Drug residues found in Dallas drinking water

A crack team of Associated Press journalists report that U.S. manufacturers, including major drug makers, have legally released at least 271 million pounds of pharmaceuticals into waterways that often provide drinking water.

As part of the AP’s “PharmaWater” investigation, reporters cross-referenced the Environmental Protection Agency’s list of industrial chemicals it tracks that are released into rivers and lakes, with the Food and Drug Administration’s list of active pharmaceutical ingredients.

Here’s the part that made me take another look at my glass of water:

“Last year, the AP reported that trace amounts of a wide range of pharmaceuticals — including antibiotics, anti-convulsants, mood stabilizers and sex hormones — have been found in American drinking water supplies. Including recent findings in Dallas, Cleveland and Maryland’s Prince George’s and Montgomery counties, pharmaceuticals have been detected in the drinking water of at least 51 million Americans.”

Because of the lack of testing data, the AP couldn’t identify what percentage of the chemicals came from drug manufacturers versus other companies, and many ingredients in drugs are also used in other goods, but nicotine compounds used in quit-smoking products accounted for 3 million of the 271 million pounds of chemicals released in the water.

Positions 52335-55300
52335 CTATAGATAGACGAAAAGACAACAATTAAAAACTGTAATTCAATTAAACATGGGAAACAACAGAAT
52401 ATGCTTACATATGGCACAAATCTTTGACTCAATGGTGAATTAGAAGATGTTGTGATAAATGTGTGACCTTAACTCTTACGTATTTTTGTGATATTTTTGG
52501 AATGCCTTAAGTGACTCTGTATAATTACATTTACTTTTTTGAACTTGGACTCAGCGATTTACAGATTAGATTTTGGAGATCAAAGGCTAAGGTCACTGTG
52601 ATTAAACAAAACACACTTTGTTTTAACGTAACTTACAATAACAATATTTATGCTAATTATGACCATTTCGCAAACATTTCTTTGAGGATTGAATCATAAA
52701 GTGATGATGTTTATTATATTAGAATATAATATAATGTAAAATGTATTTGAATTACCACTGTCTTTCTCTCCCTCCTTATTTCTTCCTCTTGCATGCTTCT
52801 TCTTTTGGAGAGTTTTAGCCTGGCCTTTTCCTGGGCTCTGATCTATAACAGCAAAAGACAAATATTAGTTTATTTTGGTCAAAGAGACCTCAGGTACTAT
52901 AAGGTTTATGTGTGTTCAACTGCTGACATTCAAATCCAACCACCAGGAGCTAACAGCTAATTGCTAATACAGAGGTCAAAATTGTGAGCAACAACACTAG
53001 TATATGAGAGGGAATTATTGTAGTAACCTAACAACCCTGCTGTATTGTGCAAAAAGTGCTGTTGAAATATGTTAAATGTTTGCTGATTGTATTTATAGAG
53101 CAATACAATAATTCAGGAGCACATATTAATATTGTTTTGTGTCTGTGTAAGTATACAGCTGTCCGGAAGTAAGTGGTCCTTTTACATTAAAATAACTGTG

Other chemicals included antiseptics phenol and hydrogen peroxide, which accounted for 92 percent of the chemicals released, as well as 8 million pounds of the skin bleaching cream hydroquinone, and 10,000 pounds of the antibiotic tetracycline hydrochloride. Others include treatments for head lice and worms.

The muckety-mucks at the drug companies and the government told the AP the majority of the contamination is our fault, we flush old pills down the toilet and excrete drugs our bodies don’t absorb. They said manufacturing plants aren’t a significant source of the drugs in water.

But that doesn’t jive with the data the AP got from a series of open records requests, which showed treated wastewater from sewage plants serving drug factories had significantly more medicine residues.

It’s a long piece, but definitely worth a read. I’m going to the store to buy a water filter.


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